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HTML5 Canvas Example - Bouncing Blocks

This expands on the previous guide by using an Array to hold the position of multiple blocks!

The Web Page

Below is a simple page, the most important parts are:

<!DOCTYPE html>
<script type="text/javascript" src="blocks.js"></script>
<body onload="init();">
<canvas id="canvas" width="480" height="480">Canvas tag not supported..</canvas>

The above should be copied and saved as 'blocks.htm'.

The Javascript Program

Now we have our page, we need to add a block and move it! The code parts should be saved in a file called 'blocks.js'. Here's how it works:

This is just boiler plate stuff, we put the browser into strict mode, this is better for tracking errors and preventing bugs from entering our code. Always use it!

We then create variables that will be used to later manipulate our canvas and our block image. The variable 'ctx' hold the Canvas 'context', this points to the Canvas methods and properties. The last line will later hold the position of 3 blocks (0,1 and 2).

"use strict";

var ctx;
var canvas;
var img=new Image();
var pos=new Array(3);

The init() function fills in the canvas details. The for loop allows us to use an associative array (which will hold the blocks x,y and direction) for each block. The 2 'if' lines randomly pick which direction the blocks should move in.

Once the image has loaded, the update() function is called 25 times a second to update our block.

Note : You will to change the image path if your image is in a different location. If you need a block image, right click on this and save : block.gif

function init()
	ctx = canvas.getContext('2d');
	for(var i=0;i<pos.length;i++)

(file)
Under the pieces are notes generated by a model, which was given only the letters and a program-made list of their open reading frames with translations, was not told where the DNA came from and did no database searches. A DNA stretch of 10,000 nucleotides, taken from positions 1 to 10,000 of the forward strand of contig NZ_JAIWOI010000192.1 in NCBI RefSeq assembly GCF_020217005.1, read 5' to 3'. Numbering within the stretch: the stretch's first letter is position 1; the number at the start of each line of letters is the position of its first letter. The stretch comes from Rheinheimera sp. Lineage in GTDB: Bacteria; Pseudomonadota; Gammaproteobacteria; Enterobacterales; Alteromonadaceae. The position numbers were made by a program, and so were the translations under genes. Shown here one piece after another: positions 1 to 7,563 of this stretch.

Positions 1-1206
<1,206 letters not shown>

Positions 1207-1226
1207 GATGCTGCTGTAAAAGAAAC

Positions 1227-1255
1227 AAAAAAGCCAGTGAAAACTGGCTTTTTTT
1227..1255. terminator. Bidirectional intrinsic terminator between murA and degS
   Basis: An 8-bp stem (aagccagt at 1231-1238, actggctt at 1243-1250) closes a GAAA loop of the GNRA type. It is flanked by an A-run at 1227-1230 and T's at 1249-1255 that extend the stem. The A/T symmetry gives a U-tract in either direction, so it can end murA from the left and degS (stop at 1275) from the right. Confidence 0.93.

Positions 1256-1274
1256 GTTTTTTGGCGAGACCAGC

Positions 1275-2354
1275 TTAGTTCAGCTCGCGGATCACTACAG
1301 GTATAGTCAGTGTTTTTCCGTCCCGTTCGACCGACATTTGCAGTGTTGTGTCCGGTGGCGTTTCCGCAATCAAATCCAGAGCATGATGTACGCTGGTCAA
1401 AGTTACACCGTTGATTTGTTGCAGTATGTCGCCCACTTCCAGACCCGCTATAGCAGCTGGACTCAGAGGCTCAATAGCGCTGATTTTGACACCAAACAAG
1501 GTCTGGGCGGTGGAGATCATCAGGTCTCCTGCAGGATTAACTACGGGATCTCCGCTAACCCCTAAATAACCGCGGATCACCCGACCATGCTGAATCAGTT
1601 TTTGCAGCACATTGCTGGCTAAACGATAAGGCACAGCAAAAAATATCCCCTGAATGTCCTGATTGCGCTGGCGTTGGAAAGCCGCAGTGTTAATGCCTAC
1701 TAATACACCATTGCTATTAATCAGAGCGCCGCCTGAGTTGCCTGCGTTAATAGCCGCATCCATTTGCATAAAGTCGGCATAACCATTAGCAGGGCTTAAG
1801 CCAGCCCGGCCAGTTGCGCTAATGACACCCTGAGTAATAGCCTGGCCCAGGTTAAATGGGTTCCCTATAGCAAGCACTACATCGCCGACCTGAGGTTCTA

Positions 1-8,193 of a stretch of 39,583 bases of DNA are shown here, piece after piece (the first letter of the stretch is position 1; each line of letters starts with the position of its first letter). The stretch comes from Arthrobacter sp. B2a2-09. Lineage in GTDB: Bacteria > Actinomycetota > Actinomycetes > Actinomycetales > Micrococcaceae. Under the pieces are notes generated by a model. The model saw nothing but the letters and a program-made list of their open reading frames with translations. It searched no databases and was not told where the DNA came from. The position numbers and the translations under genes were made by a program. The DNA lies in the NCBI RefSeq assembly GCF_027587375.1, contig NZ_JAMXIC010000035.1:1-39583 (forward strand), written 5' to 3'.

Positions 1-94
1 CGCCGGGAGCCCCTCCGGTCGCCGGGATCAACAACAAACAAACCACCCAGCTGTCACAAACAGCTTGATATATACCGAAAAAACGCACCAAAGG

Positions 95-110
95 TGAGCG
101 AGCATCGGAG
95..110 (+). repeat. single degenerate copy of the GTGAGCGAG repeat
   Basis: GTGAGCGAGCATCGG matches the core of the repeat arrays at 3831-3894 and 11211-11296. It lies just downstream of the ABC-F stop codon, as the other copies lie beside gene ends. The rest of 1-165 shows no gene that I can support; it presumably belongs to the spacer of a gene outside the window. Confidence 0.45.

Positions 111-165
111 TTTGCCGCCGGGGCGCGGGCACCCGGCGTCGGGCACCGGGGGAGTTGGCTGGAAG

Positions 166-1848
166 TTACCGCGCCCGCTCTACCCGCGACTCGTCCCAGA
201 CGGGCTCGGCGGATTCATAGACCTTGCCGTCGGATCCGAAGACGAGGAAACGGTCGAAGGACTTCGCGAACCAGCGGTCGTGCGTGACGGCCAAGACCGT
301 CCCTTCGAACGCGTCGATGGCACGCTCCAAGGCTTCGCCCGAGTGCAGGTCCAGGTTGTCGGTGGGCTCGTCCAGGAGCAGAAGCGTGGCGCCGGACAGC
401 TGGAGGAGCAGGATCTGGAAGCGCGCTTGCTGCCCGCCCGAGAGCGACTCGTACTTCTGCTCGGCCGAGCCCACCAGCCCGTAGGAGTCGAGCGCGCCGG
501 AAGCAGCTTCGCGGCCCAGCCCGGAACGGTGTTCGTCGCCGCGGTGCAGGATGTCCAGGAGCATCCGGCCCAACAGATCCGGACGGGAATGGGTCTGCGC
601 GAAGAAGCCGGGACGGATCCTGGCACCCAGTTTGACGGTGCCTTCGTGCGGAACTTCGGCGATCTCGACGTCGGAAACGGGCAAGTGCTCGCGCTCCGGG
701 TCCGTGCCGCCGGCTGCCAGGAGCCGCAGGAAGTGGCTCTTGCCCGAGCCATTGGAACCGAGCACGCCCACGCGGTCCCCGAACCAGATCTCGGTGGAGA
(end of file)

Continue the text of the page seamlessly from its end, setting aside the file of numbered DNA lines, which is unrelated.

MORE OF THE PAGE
pos[i]={x:0, y:0, xdir:2, ydir:2};
		if ((Math.random()*10)>5){pos[i].xdir=-2;}
		if ((Math.random()*10)>5){pos[i].ydir=-2;}
	img.onload= function(){
		setInterval(update, 1000/25);
	img.src = 'gfx/block.gif';	

The update() function simply calls the move and draw functions...

function update()

The move() function updates each block position, if a block touches or crosses one of the edges then the direction is flipped so that it moves in the opposite direction.

Using pos.length means that if we change the 3 at the top of the program to a 10 for example, we don't need to change the code as it always returns the current array length.

function move()
	for(var i=0;i<pos.length;i++)
		if (pos[i].x<=0 || (pos[i].x+32)>canvas.width){pos[i].xdir*=-1;}
		if (pos[i].y<=0 || (pos[i].y+32)>canvas.height){pos[i].ydir*=-1;}

The draw() function clears the canvas and draws each of our blocks!

	ctx.fillStyle = "white";
	for(var i=0;i<pos.length;i++)


All being well, you should end up with something like this:

This requires a browser that supports HTML5 / Canvas such as Mozilla Firefox 11, Apple Safari 5, Opera 11 or Google Chrome


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